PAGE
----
While the introduction of controls on urban stormwater quality and flow are important steps, we have to recognise that they are not cure-alls. Factors such as the reduction of vegetation in catchments, particularly that growing immediately adjacent to streams (‘riparian’ vegetation) and drastic physical modifications also harm the ecological health of urban streams.2 These damaging changes constrain the improvements to ecological and social conditions that stormwater quality and flow controls can achieve in the dramatically modified waterways commonly found in Melbourne. If we want to maximise the benefits provided by urban waterways, a broader approach is required.
This will require a paradigm change, where our ambitions expand from protecting urban waterways from degradation, to recovering lost values by ‘naturalising’ degraded urban streams. This would involve, for example, restoring the beds and banks of waterways to more natural conditions and restoring as much vegetation as possible in their catchments, particularly riparian vegetation. Fortunately, several projects of this type are being planned or have recently commenced in Melbourne.11 These projects must be guided by good science, which identifies the feasible ecological outcomes that can be achieved by an urban stream restoration project, integrates ecological and societal perspectives, and emphasises a multidisciplinary approach. As complete restoration of pre-European ecological values is unrealistic, a vital role of science is to identify the ecological improvements that are feasible. These findings will inform decision making about balancing ecological and social outcomes.12
We can expect that projects to rehabilitate urban waterways will face the typical trade off in natural resource management, where achieving increasingly ‘natural’ conditions requires a stronger set of interventions and greater costs. Good science can provide decision makers with information about these trade-offs.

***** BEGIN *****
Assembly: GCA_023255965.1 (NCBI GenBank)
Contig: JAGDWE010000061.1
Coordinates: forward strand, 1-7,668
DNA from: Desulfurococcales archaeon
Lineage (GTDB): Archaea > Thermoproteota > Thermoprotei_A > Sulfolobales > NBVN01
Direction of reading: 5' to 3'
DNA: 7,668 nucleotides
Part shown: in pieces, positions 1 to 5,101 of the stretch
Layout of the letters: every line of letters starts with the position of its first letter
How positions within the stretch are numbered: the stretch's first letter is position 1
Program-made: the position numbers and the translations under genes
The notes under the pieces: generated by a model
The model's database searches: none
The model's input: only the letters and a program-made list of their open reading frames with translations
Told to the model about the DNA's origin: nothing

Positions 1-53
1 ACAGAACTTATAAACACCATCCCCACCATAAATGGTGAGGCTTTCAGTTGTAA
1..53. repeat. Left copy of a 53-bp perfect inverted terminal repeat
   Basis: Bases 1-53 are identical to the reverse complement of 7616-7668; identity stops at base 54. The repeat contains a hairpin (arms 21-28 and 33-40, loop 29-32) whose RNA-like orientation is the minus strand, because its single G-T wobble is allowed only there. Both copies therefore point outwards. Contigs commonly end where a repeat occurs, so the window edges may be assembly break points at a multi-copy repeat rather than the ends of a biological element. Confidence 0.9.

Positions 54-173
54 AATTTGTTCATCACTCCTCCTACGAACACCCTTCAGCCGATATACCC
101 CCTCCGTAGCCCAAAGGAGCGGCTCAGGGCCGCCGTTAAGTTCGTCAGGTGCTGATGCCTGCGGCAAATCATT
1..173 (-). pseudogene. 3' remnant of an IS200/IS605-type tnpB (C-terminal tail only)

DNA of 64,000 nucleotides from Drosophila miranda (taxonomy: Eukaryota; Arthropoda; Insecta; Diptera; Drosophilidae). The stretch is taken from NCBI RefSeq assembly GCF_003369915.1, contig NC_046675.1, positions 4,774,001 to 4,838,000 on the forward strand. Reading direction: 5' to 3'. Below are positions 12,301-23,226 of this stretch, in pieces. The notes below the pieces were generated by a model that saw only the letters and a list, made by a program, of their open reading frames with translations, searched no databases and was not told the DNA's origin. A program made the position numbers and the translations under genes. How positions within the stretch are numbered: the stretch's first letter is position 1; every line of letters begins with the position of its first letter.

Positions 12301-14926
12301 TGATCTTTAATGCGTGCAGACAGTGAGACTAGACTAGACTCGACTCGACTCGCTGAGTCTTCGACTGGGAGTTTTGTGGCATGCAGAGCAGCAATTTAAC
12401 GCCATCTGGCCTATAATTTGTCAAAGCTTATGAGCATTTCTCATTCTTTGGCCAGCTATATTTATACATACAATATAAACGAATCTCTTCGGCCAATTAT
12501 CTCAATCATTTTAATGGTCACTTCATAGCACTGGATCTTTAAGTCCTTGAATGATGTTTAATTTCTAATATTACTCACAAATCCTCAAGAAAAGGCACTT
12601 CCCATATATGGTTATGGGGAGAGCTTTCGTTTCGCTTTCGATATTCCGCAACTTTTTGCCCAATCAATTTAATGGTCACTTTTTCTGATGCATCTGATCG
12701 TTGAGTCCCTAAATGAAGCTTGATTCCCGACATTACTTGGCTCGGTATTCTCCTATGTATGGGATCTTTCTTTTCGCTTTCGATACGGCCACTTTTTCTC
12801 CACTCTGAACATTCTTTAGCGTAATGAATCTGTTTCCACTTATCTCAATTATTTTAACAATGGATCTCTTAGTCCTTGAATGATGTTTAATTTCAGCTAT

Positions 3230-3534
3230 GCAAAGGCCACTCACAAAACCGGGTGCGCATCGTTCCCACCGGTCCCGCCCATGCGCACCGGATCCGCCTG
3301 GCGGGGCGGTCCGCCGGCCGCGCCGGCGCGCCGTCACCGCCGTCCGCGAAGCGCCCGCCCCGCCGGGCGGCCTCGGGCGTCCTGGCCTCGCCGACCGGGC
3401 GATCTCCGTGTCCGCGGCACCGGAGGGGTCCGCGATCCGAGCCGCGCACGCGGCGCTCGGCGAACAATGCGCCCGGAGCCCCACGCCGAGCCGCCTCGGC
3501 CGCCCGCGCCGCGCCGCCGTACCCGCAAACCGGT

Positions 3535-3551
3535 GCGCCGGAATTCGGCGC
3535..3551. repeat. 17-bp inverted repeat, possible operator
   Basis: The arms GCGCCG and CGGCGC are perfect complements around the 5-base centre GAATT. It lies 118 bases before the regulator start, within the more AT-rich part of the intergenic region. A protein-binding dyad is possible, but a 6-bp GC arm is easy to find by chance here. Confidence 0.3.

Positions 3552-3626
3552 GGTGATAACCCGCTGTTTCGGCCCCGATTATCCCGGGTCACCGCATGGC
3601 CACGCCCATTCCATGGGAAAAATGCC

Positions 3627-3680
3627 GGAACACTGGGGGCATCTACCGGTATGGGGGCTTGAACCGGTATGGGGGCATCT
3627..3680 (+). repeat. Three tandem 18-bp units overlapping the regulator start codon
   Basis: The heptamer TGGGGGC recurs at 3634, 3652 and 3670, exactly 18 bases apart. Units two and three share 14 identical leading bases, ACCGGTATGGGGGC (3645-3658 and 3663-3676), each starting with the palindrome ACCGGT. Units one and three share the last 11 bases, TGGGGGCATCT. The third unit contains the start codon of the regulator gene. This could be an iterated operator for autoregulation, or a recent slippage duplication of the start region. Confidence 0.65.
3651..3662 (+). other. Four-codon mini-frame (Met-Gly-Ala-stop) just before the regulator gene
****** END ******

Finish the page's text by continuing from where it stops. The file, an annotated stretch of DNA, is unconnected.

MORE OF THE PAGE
The condition of Melbourne waterways declined severely after European settlement, as a result of massive modifications to catchments and the waterways themselves. The general decline of waterway condition includes deteriorated ecological values. Fortunately, science has identified the mechanisms responsible for these changes and also suggests how we could restore some of the waterway values we have lost.
Projects to restore urban streams will need to integrate science and insights from the community.13 Best results will be obtained by engaging a whole range of groups, including community groups, schools, the tertiary sector, citizen scientists and, importantly, learned societies such as the Royal Society of Victoria.
Dr. Don Williams MRSV worked for 30 years in the water quality management, wastewater regulation and water efficiency fields. Don then completed a PhD examining how planning laws influence the adoption of sustainable urban water practices. After the PhD, Don worked at Environment Protection Authority Victoria on regulating urban stormwater runoff.
Vietz, G. J., Rutherfurd, I. D., Walsh, C. J., Chee, Y. E. and Hatt, B. E. (2014). The unaccounted costs of conventional urban development: Protecting stream systems in an age of urban sprawl. In Proceedings of the Australian Stream Management Conference, Townsville (Vol. 31). DOI:10.13140/2.1.5029.6960.
Walsh, C. J., Leonard, A. W., Ladson, A. R. and Fletcher, T. D. (2004). Urban stormwater and the ecology of streams. Canberra: Cooperative Research Centre for Freshwater Ecology and Cooperative Research Centre for Catchment Hydrology.
Walker, T. B., Allison, R. A., Wong, T. H. F. and Wootton, R. M. (1999). Removal of suspended solids and associated pollutants by a CDS gross pollutant trap. Clayton: Cooperative Research Centre for Catchment Hydrology.
Walsh, C. J., Sharpe, A. K., Breen, P. F., and Sonneman, J. A. (2001). Effects of urbanization on streams of the Melbourne region, Victoria, Australia. I. Benthic macroinvertebrate communities. Freshwater Biology, 46 (4), 535-551.